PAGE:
Everyone knows how to make instant cup noodles, right? You just open the lid, pour in some boiling water, wait three minutes, and bam – you’ve got a quick, tasty meal.
But what if you could have an even tastier meal that doesn’t take any extra time at all to prepare?
Our Japanese-language reporter Seiji is a bit of an instant noodle connoisseur, and he recently discovered a super-easy cooking hack for what’s already one of the simplest meals to make. The secret: use Japanese tea instead of water to make the noodles.
Rather than boiling water, start by boiling tea. You can either make the tea from leaves or a bag or, if you’re lazy like us, just grab a bottle of pre-made store-bought tea, pour it into a pot, and heat it up.
▼ Seiji specifically recommends the roasted green tea called hojicha.
Once you’re brought the tea to a boil, simply pour it into the noodle package…
…wait however long the noodles’ instructions say for them to ordinarily cook, and you’re done.
The finished product may not look very different from normal made-with-water noodles, but it has a fresh, enticing aroma with the astringent tea notes blending with the savory elements of the noodle broth seasonings.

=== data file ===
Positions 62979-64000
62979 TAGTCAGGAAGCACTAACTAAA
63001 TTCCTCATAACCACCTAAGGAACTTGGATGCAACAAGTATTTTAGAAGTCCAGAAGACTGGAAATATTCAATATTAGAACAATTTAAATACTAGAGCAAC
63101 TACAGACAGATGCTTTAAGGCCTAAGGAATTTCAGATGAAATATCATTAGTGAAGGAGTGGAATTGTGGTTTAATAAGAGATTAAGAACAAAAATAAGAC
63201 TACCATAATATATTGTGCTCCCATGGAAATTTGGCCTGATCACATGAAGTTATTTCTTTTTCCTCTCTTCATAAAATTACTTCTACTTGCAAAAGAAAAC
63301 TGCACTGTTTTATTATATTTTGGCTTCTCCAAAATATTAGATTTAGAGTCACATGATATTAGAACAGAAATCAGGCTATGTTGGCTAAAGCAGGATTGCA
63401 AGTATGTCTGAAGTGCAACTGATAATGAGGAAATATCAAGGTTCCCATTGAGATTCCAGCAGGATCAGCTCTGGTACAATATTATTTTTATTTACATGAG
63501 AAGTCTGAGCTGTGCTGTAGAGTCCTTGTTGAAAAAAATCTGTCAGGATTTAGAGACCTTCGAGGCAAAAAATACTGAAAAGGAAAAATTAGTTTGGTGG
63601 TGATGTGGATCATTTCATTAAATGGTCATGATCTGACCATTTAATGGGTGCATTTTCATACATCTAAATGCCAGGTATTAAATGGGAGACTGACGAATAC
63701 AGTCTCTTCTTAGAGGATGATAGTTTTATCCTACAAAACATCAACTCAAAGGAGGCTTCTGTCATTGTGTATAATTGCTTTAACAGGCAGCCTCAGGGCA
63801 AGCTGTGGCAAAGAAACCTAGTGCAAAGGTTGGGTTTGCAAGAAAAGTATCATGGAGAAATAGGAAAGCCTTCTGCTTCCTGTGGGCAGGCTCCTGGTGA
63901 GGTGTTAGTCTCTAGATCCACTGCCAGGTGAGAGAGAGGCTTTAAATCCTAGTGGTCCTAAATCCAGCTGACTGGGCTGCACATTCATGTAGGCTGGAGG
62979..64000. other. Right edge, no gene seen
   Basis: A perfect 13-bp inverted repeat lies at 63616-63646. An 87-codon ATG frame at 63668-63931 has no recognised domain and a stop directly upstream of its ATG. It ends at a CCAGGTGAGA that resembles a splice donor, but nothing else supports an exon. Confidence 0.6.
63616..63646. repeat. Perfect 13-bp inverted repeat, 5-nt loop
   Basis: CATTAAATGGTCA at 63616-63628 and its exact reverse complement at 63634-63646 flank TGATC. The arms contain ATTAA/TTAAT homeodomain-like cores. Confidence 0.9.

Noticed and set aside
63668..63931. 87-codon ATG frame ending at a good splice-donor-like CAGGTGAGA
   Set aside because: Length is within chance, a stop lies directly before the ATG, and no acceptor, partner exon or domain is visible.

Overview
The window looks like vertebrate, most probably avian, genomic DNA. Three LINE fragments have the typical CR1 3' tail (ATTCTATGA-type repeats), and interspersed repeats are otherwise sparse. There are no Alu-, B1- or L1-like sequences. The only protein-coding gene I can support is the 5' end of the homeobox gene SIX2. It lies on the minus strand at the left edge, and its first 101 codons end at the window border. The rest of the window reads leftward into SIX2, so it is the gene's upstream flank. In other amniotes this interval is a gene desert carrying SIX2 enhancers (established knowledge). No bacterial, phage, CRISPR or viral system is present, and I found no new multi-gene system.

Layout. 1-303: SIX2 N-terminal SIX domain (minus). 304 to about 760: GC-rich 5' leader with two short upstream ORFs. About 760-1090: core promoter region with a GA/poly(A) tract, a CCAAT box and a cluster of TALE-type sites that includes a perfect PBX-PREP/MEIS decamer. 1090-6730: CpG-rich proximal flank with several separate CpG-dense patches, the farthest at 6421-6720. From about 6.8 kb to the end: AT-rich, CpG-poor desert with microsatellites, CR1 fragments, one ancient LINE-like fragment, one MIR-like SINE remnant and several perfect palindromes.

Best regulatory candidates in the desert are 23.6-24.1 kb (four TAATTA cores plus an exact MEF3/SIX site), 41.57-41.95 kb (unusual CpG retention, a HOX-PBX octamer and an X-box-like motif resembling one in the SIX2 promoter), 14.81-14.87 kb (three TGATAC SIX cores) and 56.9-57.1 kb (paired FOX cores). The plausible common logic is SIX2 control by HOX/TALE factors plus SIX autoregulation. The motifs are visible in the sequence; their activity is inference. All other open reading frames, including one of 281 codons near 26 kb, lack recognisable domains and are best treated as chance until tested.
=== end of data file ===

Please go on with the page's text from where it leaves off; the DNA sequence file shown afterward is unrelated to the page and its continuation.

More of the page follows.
▼ Seiji opted to use a pack of Donbei-brand instant soba noodles, because if you’re trying out an unusual recipe, you might as well choose a brand with some very strange marketing.
But while it smelled nice, would it taste as good? Would the strength of the tea flavor overpower the other components of the broth and the noodles themselves?
Not at all! As Seiji took a bite of noodles and a sip of broth, he found that the tea had produce an enticing new flavor, richer than it would have been with water but still harmoniously balanced. “This is how I’m making instant noodles from now on,” he told us.
In the interest of full disclosure, we should mention the Seiji didn’t come up with this idea entirely on his own. A few days prior, he spotted a tweet from Japanese Twitter user @ore825, who suggested making soba (using non-instant noodles) with a mixture of hojicha, two tablespoons of white bonito fish stock, and a measure of salt to produce 300 milliliters of noodle broth.
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